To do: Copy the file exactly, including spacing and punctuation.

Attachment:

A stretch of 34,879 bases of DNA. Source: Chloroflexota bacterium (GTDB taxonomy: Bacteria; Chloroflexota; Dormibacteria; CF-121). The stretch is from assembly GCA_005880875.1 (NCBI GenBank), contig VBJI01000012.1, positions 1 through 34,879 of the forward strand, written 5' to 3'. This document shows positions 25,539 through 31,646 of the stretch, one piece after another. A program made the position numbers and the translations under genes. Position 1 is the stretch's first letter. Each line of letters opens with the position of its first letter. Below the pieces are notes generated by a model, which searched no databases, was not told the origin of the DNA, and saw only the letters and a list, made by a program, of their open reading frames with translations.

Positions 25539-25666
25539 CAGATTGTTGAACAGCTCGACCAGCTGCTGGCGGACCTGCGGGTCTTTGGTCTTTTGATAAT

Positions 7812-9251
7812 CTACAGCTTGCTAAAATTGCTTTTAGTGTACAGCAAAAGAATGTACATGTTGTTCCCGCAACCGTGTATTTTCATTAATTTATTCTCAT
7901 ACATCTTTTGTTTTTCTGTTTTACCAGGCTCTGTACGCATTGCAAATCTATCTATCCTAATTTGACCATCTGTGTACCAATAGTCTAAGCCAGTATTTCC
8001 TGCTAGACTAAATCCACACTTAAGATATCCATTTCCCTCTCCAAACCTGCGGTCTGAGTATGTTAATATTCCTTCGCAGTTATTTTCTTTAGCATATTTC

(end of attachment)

A stretch of 34,879 bases of DNA. Source: Chloroflexota bacterium (GTDB taxonomy: Bacteria; Chloroflexota; Dormibacteria; CF-121). The stretch is from assembly GCA_005880875.1 (NCBI GenBank), contig VBJI01000012.1, positions 1 through 34,879 of the forward strand, written 5' to 3'. This document shows positions 25,539 through 31,646 of the stretch, one piece after another. A program made the position numbers and the translations under genes. Position 1 is the stretch's first letter. Each line of letters opens with the position of its first letter. Below the pieces are notes generated by a model, which searched no databases, was not told the origin of the DNA, and saw only the letters and a list, made by a program, of their open reading frames with translations.

Positions 25539-25666
25539 CAGATTGTTGAACAGCTCGACCAGCTGCTGGCGGACCTGCGGGTCTTTGGTCTTTTGATAAT

Positions 7812-9251
7812 CTACAGCTTGCTAAAATTGCTTTTAGTGTACAGCAAAAGAATGTACATGTTGTTCCCGCAACCGTGTATTTTCATTAATTTATTCTCAT
7901 ACATCTTTTGTTTTTCTGTTTTACCAGGCTCTGTACGCATTGCAAATCTATCTATCCTAATTTGACCATCTGTGTACCAATAGTCTAAGCCAGTATTTCC
8001 TGCTAGACTAAATCCACACTTAAGATATCCATTTCCCTCTCCAAACCTGCGGTCTGAGTATGTTAATATTCCTTCGCAGTTATTTTCTTTAGCATATTTC